Photo of Jonathan A. Siegel

Jonathan A. Siegel is one of the founding Principals of the Orange County, California, office of Jackson Lewis P.C. He practices before the Equal Employment Opportunity Commission, National Labor Relations Board, state and federal agencies and courts.

Mr. Siegel also provides advice and counsel regarding labor and employment law with respect to various issues ranging from wage and hour law, reduction in force, WARN Act, discipline, leave management and harassment and discrimination issues. Mr. Siegel defends employers regarding different varieties of wrongful termination and discrimination claims.

Mr. Siegel has represented management in union organizing drives and regularly defends employers in unfair labor practice proceedings as well as in collective bargaining and arbitrations. He also has extensive experience conducting wage and hour preventive audits. He conducts single location and multi-location audits for employers. The scope of such audits can range from examining specific issues, i.e., exempt status under federal law and California, to comprehensive FLSA and California Labor Code audits. Mr. Siegel has conducted audits for a wide range of industries including, but not limited to manufacturing, retail, transportation, various service industries, defense contractors and healthcare.

Mr. Siegel regularly speaks on a variety of topics including wage and hour, harassment/discrimination, national and California employment trends, Workers’ Compensation, EEO, managing leaves of absence under FMLA and state leave laws and union avoidance. He has moderated numerous programs and is featured as a keynote speaker for several different organizations.

In June, with much fanfare, California announced it was reopening and lifting many of the COVID-19 restrictions that had been in place through state executive and health department orders. However, as there have been surges of COVID-19 across the state, many state and local orders requiring COVID-19 controls have changed in response. Mask mandates and

California employers should review their employment background check procedures in light of recent developments. The California Court of Appeal recently ruled in All of Us or None of Us v. Hamrick that an individual’s date of birth and driver’s license number cannot be used as data identifying a criminal defendant in public records.  The ruling

The COVID-19 Supplemental Paid Sick Leave statute was signed into law a month ago and, despite a FAQ issued by the California Labor Commissioner, employers were faced with uncertainty as to whether their employee’s leave request qualified under the statute.  Fortunately, the Labor Commissioner has updated its FAQs to provide further clarity to employers.

Reasons

At the end of 2020, California approved the Division of Occupational Safety & Health’s (“Cal OSHA”) COVID-19 Emergency Temporary Standard (“ETS”).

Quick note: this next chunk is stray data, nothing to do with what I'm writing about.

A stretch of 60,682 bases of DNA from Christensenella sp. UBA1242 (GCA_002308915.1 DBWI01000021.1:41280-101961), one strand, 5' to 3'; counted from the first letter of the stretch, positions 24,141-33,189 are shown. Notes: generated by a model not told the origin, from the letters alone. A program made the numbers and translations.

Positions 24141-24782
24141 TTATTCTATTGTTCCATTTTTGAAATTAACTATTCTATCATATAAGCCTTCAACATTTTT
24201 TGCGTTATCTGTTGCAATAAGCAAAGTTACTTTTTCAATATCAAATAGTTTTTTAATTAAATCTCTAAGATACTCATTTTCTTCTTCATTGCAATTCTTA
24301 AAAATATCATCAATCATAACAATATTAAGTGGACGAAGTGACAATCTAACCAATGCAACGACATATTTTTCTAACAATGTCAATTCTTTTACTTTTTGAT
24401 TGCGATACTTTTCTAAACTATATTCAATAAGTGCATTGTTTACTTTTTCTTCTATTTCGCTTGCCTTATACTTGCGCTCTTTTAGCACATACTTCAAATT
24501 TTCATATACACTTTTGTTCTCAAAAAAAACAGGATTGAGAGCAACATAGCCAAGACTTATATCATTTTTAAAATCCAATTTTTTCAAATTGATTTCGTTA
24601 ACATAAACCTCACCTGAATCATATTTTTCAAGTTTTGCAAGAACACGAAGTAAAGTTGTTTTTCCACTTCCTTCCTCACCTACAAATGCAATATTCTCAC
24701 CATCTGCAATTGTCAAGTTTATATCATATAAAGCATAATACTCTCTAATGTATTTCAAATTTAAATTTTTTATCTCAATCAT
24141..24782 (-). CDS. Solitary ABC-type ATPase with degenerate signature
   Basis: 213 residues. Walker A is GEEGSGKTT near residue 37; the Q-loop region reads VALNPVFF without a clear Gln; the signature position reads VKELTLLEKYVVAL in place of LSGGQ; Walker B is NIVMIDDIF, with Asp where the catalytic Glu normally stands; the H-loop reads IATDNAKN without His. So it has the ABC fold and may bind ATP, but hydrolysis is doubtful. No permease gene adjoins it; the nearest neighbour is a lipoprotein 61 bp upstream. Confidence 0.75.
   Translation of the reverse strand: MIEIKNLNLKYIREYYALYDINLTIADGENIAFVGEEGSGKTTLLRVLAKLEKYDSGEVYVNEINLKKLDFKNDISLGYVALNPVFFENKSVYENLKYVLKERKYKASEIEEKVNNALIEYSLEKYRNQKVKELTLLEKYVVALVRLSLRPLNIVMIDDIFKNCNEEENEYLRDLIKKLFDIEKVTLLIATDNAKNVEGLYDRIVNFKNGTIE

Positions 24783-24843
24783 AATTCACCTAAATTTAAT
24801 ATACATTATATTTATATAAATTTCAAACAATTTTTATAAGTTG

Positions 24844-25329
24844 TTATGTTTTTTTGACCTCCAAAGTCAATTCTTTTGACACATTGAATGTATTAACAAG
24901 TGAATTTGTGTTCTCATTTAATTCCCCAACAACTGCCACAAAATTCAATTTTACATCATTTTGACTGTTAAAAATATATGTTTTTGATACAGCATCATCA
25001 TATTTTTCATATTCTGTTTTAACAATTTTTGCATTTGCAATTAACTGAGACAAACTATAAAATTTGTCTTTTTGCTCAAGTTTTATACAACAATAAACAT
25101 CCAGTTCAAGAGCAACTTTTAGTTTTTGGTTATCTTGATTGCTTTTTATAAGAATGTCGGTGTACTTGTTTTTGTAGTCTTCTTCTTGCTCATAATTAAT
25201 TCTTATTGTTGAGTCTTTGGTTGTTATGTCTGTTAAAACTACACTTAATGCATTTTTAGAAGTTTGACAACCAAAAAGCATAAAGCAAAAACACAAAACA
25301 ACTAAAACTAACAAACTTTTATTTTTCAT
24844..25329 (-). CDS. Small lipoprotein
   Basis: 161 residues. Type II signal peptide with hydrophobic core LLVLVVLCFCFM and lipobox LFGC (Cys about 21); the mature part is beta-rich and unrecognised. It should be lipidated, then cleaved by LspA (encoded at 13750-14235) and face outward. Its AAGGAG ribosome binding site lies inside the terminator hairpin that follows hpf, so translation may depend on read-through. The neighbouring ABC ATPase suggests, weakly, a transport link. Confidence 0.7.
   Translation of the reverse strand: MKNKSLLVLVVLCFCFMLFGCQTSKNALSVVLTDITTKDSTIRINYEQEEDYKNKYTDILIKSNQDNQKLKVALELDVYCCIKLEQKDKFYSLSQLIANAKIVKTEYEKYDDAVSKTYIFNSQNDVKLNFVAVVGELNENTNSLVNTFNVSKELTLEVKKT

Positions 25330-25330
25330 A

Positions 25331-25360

Among the many requirements in the new ETS, Cal OSHA imposed a performance-based obligation on employers to establish and implement an effective COVID-19 Prevention Program, COVID-19 preventive measures (e.g., social distancing and mandatory

On September 30, 2020, Governor Newsom signed Assembly Bill 1947, which extends the period to file a discrimination or retaliation complaint to one year with the California Division of Labor Standards Enforcement (“DLSE”) or better known as the Labor Commissioner. Before the passage of this legislation, employees alleging they had been discharged or otherwise

On September 9, 2020, the Governor signed Assembly Bill 1867 (“AB 1867”) which mandated both food sector employers and other industries, including employers with 500 or more employees, to provide supplemental paid sick leave (“COVID-19 Supplemental PSL”). The California Labor Commissioner, charged with enforcement of the new laws, has issued a Frequently Asked Questions Page

On September 9, 2020, Governor Newsom signed Assembly Bill 1867 (“AB 1867”) which has three new laws combined into one bill. The bill covers supplemental sick leave requirements, a pilot mediation program for small employers, and mandated hand washing requirements for food workers.

Food Sector Workers Supplemental Sick Leave

When Governor Newsom issued Executive Order

Despite California’s recent statewide closures for indoor operations at restaurants, movie theaters, family entertainment centers, zoos, wineries, and closures for select hospitality businesses across more than 30 counties, Oakland passed a new right to reemployment ordinance. Like the Los Angeles ordinance, Oakland’s Ordinance is limited to industries related to certain hospitality operations, such

California Governor Gavin Newsom has announced a plan to allow the limited reopening of some businesses beyond those in the category of essential critical infrastructure. This limited reopening is part of the “Resilience Roadmap” for California, the multi-phase plan to modify the statewide stay-at-home Order, originally issued on March 19, 2020, in response